Category: binary - Points: 75

Description: The flag is in the form of two words separated by an underscore.

The task comes with the file and_so_on.exe. As always we first check if the extension is correct:

$ file and_so_on.exe
and_so_on.exe: PE32 executable for MS Windows (console) Intel 80386 32-bit

Seems legit. So we fire up our Windows virtual machine and try to play with it:

C:\ctf>and_so_on.exe
LoadLibrary(pythondll) failed. The specified module could not be found. PYTHON27.DLL

Ok, it seems to be a python program. Let’s give it the dll so we can play:

C:\ctf>and_so_on.exe
Welcome, try your favorite number.
>>> 0
1
>>> 1
4
>>> 2
1
>>> 3
5
>>> 4
9
>>> 5
2
>>> 6
6
>>> 7
5

The numbers 14159265 are the first decimals of . We could fire IDA to check what’s going on, but since the program seems to use python, let’s check if we can get the python script out of there. We use strings at first and between lots of semi-interesting strings there are also things like:

PY2EXE_VERBOSE
PY2EXE_VERBOSE
C:\Python27\lib\site-packages\py2exe\boot_common.pyR

So it seems that py2exe was used in order to convert the python script into an exe. We can use unpy2exe in order to extract the pyc file from the exe.

$ python unpy2exe.py and_so_on.exe
Magic value: 78563412
Code bytes length: 4029
Archive name: library.zip
Extracting C:\Python27\lib\site-packages\py2exe\boot_common.py.pyc
Extracting pypy.py.pyc

Now we can use uncompyle2 to decompile the just extracted pypy.py.pyc into a py file.

$ uncompyle2 --py -o . pypy.py.pyc
+++ okay decompyling pypy.py.pyc
# decompiled 1 files: 1 okay, 0 failed, 0 verify failed

The decompiled pypy.py.py is:

def comp(list1):
    flag = 1
    list2 = [762, 763, 764, 765, 766, 767]
    for x in range(len(list1)):
        if list1[x] != list2[x]:
            flag = 0
    return flag


bigstring = '9891024612909591116678729100316608622171235087758187759157395787353288368265951137864557824094352895303741966771716024183802335785688257838731300010171881139162530586443352803225246203809643554954420595813690618237137950159940879273899999943112707815069903177477926318951814430468069120921211659910245329852986972297050173585945641034359422109044864127871736371906987757243177587728065362541721865000231504966764818476483257671392671712935077207349068971207091737422593649493120680346656044263376338921949110381839722198427257588153765947269973264470845811501397116239183711681290359195957563072750334906115149159641483125664028845035033110063095298763463517190452928269029025188471885513606600785427372141942062706393312846623454016843064329665846541909102172561387687332846574821644339566579018824469183039459849226446955501125839107201482054711184821804953527132285055906448390746603282315680841289760711243528430826899802682604618703295449479028501573993961791488205972383346264832397985356295141'[::-1]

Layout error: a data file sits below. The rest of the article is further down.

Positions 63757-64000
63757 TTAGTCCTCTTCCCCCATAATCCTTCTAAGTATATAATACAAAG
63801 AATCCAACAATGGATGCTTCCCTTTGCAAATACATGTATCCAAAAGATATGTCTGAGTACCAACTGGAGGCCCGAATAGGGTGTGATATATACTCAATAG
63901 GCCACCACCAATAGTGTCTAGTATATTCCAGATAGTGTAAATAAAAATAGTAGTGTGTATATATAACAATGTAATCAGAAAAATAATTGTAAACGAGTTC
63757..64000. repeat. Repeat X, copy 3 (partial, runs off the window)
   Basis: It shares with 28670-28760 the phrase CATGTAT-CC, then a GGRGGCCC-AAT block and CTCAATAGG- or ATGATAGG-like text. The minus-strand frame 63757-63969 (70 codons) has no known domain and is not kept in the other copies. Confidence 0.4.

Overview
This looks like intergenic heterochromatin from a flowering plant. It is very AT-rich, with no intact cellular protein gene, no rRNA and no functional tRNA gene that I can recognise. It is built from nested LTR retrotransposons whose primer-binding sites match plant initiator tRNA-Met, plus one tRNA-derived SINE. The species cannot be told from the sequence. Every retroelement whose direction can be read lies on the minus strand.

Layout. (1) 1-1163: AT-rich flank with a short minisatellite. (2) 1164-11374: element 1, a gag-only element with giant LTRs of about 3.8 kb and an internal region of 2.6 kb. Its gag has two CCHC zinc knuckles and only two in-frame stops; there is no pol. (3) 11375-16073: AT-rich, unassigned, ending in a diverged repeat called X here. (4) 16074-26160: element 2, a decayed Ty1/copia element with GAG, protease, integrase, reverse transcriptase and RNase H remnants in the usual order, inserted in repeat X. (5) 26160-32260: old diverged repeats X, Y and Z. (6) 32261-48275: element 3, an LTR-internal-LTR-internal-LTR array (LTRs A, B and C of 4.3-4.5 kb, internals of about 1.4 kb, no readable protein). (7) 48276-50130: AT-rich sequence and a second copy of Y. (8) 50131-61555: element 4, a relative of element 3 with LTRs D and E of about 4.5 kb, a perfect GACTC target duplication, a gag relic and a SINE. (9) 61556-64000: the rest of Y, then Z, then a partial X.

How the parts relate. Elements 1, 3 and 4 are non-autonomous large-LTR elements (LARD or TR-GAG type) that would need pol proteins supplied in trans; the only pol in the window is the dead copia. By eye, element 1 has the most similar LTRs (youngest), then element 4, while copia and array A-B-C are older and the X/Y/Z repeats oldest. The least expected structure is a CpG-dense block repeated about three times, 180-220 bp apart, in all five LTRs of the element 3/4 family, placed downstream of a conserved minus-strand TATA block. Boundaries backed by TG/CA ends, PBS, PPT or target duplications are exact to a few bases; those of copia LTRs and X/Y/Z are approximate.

sixinputs = []
print 'Welcome, try your favourite number.'
while True:
    print '>>> ',
    givemethis = input()
    sixinputs.append(givemethis)
    if len(sixinputs) > 6:
        del sixinputs[0]
    print bigstring[givemethis % 1000]
    if len(sixinputs) == 6:
        flag = comp(sixinputs)
        if flag == 1:
            print "You've done well, what you've reached is the answer."
            break

First we note that bigstring reversed (because of [::-1]) are actually the decimals of .

The function comp(list1) returns 1 if list1 is exactly composed by:

[762, 763, 764, 765, 766, 767]

The main loop asks the user to insert numbers which are used to retrieve and print the corresponding indexes in bigstring (restarting from the beginning if the number is greater than 1000). The last six numbers inserted by the user are kept in a list which is passed to comp1. So if the last 6 numbers from the user are [762, 763, 764, 765, 766, 767] the following string is printed and the program exits:

You've done well, what you've reached is the answer.

Let’s try it:

C:\ctf>and_so_on.exe
Welcome, try your favorite number.
>>> 762
9
>>> 763
9
>>> 764
9
>>> 765
9
>>> 766
9
>>> 767
8
You've done well, what you've reached is the answer.

After some time investing on the result, we thought that’s it’s quite interesting that in the first 1000 digits of there are five 9’s in a row. Actually this is a famous sequence known as Feynman Point:

Pi digits distribution

Remembering that the description of the task was: The flag is in the form of two words separated by an underscore, the flag is:

feynman_point